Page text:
On the Education of the People of India: By Charles E. Trevelyan
Longman, Orme, Brown, Green, & Longmans, 1838 - Počet stran: 230
Excerpt from On the Education of the People of India
The subject was however regarded at that time in India with so much apathy, that no measures were adopted to fulfil the intentions of the British legislature till 1823. On the 17th of July in that year the governor general in council resolved, that there should be constituted a gene ral committee of public instruction for the purpose of ascertaining the state of public education, and of the public institutions designed for its promotion, and of considering, and from time to time sub mitting to government, the suggestion of such measures as it may appear expedient to adopt with a view to the better instruction of the people, to the introduction among them of useful knowledge, and to the improvement of their moral character.
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able acquired administration adopted advantage ages appear Arabic attention become Bengal better body boys branches British Calcutta called committee connection considered contains course cultivation desire direct duty effect employ encouragement English language enlightened entirely established Europe European existing expected extent feelings foreign formed give given guage hand Hindu ideas important improvement India institutions instruction interest introduced knowledge lately Latin learning less liberal literary literature means measures medium ment mind Mohammedan moral native natural necessary object officers opinion oriental original period Persian persons popular practice present principles printing progress pupils question received regard religion respect Roman Sanskrit scholars schools secure seminaries society taken teach teachers thing tion translations vernacular language whole write young youth
Strana 16 - His Lordship in council directs, that all the funds which these reforms will leave at the disposal of the committee be henceforth employed in imparting to the native population a knowledge of English literature and science, through the medium of the English language...
Strana 15 - Council is of opinion that the great object of the British Government ought to be the promotion of European literature and science among the natives of India, and that all the funds appropriated for the purpose of education would be best employed on English education alone.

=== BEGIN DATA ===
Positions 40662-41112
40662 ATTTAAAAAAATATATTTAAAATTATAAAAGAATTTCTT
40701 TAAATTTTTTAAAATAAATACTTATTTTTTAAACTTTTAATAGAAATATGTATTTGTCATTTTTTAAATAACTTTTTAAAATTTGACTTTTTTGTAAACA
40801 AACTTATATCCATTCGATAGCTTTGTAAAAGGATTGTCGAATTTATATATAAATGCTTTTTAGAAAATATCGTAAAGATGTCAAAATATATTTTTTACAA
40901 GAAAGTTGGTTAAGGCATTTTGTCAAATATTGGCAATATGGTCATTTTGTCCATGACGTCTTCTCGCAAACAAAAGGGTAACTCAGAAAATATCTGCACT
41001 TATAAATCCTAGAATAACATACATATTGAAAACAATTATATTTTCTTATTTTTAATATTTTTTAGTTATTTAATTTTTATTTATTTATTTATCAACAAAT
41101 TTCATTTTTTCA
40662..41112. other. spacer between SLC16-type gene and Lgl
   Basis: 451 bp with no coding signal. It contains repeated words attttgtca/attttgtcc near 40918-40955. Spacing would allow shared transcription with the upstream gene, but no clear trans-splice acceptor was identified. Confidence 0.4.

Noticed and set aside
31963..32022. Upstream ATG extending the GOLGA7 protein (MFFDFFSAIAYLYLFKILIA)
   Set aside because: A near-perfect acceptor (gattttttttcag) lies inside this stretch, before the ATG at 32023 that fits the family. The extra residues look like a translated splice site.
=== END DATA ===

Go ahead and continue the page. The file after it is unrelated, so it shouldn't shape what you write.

Strana 97 - ... a sum of not less than one lac of rupees in each year shall be set apart and applied to the revival and improvement of literature, and the encouragement of the learned natives of India, and for the introduction and promotion of a knowledge of the sciences among the inhabitants of the British territories in India...
Strana 46 - There is now in that country a large educated class, abounding with persons fit to serve the state in the highest functions, and in nowise inferior to the most accomplished men who adorn the best circles of Paris and London. There is reason to hope that this vast empire, which in the time of our grandfathers was probably behind the Punjab, may, in the time of our grandchildren, be pressing close on France and Britain in the career of improvement. And how was this change effected? Not by flattering...
Strana 67 - ... for ages a lamentable check on the diffusion of knowledge; and the learning concealed under this almost impervious veil is far from sufficient to reward the labour of acquiring it.
Strana 16 - But his Lordship in council decidedly objects to the practice which has hitherto prevailed, of supporting the students during the period of their education. He conceives that the only effect of such a system can be, to give artificial encouragement to branches of learning which, in the natural course of things, would be superseded by more useful studies ; and he directs that no stipend shall be given to any student...
Strana 59 - Hindoo banker, and entrusted by him to the management of the Church Missionary Society, in which, besides a grammatical knowledge of the Hindoostanee language, as well as Persian and Arabic, the senior boys could pass a good examination in English grammar, in Hume's History of England, Joyce's Scientific Dialogues, the use of the globes, and the principal facts and moral precepts of the Gospel, most of them writing beautifully in the Persian, and very tolerably in the English character, and excelling...
Strana 76 - Mahomedan literature, you bound yourselves to teach a great deal of what was frivolous, not a little of what was purely mischievous, and a small remainder indeed in which utility was in any way concerned.
Strana 67 - We now find that the Government are establishing a Sanskrit School under Hindoo Pundits to impart such knowledge as is already current in India. This seminary (similar in character to those which existed in Europe before the time of Lord Bacon) can only be expected to load the minds of youth with grammatical niceties and metaphysical distinctions of little or no practicable use to the possessors or to society.